While chip manufacturers struggle to push their architecture into small silicon wafers, and see only 10 percent performance improvements as result, IBM has its sights set on the next big thing — quantum computing. No longer a pipe dream, the IBM Q is an actual quantum machine that businesses can use for data sets normally unmanageable by standard systems.
In fact, quantum systems are so different from the desktop sitting next to your monitor that IBM still don’t have a clear way of benchmarking or comparing the capabilities of different quantum systems. In Digital Trends’ interview with IBM CTO and VP of Quantum Computing Scott Crowder, he made it clear “This is not the ‘60s or ‘70s, this is the 1940s. We’re still in the very early days; we’re still driving a lot of the basic fundamentals, at the same time that we’re trying to make the systems accessible to a wider group of people.”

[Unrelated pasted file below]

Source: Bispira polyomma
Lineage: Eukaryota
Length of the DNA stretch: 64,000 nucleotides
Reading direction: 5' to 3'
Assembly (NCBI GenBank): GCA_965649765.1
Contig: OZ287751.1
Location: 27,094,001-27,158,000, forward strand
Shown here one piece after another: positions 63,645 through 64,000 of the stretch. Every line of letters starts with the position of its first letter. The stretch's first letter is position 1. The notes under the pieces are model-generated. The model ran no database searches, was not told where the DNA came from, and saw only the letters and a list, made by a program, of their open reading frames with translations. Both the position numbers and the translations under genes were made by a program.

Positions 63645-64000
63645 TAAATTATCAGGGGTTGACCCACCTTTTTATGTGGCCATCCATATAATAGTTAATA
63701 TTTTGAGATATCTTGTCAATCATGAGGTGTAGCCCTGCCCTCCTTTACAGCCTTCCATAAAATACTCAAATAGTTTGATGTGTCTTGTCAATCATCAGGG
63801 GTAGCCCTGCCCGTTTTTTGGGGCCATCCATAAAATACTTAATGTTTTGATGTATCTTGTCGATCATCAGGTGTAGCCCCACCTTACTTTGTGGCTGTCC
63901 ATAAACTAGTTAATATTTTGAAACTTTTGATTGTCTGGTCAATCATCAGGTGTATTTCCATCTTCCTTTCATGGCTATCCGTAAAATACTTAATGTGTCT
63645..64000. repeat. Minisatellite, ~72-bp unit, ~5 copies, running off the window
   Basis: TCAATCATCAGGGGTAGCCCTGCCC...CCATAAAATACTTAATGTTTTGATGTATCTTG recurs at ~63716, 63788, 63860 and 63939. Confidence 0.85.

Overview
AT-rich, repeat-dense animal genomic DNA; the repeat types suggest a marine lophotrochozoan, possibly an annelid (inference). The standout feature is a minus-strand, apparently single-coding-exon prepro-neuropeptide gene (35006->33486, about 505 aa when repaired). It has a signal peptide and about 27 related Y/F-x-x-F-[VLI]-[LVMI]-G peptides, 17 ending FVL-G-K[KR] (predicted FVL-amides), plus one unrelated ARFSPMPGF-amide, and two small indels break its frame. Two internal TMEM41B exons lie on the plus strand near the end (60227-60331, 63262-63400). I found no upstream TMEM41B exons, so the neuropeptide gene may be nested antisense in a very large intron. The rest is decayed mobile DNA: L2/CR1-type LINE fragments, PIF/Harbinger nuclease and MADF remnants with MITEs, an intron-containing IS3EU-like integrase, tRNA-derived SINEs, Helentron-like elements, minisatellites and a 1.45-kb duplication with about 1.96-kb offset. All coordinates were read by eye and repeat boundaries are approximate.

Enter IBM Q. Rather than just sell off these futuristic machines to partnered researchers and companies, IBM is working with them to ensure that each specific need is met, and to provide an upgrade path as the technology becomes more substantial. Before you can create mass-market machines for big data and neural networks, you need to identify the problems machines like that are likely to solve.
We’ll sit down and dig into one of the most mysterious and headache-inducing elements of modern computing, and attempt to make sense of IBM’s move into this new world, on this week’s Close to the Metal.
Close to the Metal is a podcast from Digital Trends that focuses on the geekier side of life. It tackles the topics PC enthusiasts argue over in language everyone can understand. Please subscribe, share, and send your questions to podcast@ . We broadcast the show live on YouTube every Tuesday at 1pm EST/10am PST.
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